Comptroller Natalie Braswell today, in her monthly financial and economic update, projected a General Fund surplus of $1 billion for Fiscal Year 2022 and a substantial reduction of pension debt amid growing concerns over a potential recession.
“As volatility and uncertainty continue to cloud the nation’s economic outlook, Connecticut’s budgetary position is comparatively strong,” said Comptroller Braswell. “The Rainy Day Fund is filled to capacity and we will make another substantial payment later this year to reduce pension debt. If the nation does slip into a recession, as a number of economists warn is possible, the state is well-positioned to weather that downturn and protect Connecticut taxpayers.”
State law requires excess revenue in particularly volatile categories be automatically deposited into the Budget Reserve Fund (commonly known as the “Rainy Day Fund”). Those reserves are used to guard against potential service cuts or tax increases should a significant economic downturn occur. The fund has reached its cap of approximately $3.11 billion.
For the third consecutive year, deposits exceeding the Budget Reserve Fund’s cap will be used to pay down the state’s pension debt. Braswell is projecting $3.7 billion will be available to reduce the outstanding liability in the pension funds for state employees and teachers. Although the fiscal year ended on June 30, the final certification and subsequent deposits will occur later this fall.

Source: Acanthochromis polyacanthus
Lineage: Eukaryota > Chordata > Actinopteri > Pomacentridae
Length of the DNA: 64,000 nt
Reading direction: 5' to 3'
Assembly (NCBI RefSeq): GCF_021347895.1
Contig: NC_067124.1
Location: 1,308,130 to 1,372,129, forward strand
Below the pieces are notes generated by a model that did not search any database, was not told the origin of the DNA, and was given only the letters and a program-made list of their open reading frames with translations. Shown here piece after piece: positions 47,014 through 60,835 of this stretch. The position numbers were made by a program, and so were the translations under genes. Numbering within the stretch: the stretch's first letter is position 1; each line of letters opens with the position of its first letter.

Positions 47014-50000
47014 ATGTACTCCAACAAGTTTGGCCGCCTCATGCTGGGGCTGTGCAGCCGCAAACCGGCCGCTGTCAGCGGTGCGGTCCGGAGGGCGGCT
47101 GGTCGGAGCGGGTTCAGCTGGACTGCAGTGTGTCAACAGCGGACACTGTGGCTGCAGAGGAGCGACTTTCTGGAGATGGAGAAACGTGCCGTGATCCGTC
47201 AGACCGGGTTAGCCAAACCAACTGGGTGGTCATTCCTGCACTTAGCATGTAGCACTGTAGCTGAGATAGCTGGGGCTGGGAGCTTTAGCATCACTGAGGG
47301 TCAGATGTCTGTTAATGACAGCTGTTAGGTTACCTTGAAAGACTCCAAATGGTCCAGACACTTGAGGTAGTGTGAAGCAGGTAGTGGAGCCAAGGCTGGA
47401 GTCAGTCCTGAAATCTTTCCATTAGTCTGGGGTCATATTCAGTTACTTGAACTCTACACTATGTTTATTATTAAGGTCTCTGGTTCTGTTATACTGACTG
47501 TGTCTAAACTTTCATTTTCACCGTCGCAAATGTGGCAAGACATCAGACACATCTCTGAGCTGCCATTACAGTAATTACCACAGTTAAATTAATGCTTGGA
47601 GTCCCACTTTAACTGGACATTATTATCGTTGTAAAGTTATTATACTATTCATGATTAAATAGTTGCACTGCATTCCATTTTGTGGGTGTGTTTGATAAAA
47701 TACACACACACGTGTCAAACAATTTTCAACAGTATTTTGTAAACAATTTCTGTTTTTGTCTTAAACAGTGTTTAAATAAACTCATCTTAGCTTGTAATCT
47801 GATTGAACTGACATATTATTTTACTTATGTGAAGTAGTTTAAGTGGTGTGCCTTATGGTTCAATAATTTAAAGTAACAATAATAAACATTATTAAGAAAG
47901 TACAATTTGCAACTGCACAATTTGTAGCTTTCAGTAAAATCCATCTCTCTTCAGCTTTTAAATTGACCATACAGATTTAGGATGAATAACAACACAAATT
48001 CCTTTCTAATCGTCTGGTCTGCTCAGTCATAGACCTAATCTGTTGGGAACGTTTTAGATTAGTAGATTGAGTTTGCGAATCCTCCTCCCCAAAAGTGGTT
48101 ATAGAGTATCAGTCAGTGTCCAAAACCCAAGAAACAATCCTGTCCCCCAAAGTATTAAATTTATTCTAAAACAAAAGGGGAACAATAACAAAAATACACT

In a letter to Governor Lamont, Braswell noted that the labor market remains strong. Nationally, there are nearly two job openings for every unemployed worker. Connecticut added 1,600 jobs in May and has now recovered 83% of the jobs lost during the pandemic, including 86% of private sector jobs. Three sectors — construction, professional and business services, and trade, transportation and utilities — have added jobs above pre-pandemic levels.
Connecticut’s per capita income of $82,918 is the third-highest in the country and, today, is increasing the state’s minimum wage to $14 per hour.
Despite the strong job market, inflation is having a punishing effect across the country. Consumer confidence and personal savings rates have dipped as families spend more for housing, travel and food. Rising interest rates, intended to tame inflationary pressures, are making homeownership more expensive. Nationally, the average cost of a monthly mortgage is up 45% from this time last year. Applications for new mortgages are down 20% in the same span, as the market grows more untenable for would-be first-time homebuyers.
A new state program called Time to Own has been created to help low- and moderate-income buyers with down payment and closing cost assistance. More information can be found at: www.chfa.org/TimeToOwn.
“Failure to build a sufficient supply of housing after the 2008 recession is driving up costs and forcing families to compete with investors,” said Braswell. “It should be a top policy priority across the board to help workers and families afford mortgages and rental costs to grow our middle class.”Download as PDF Current News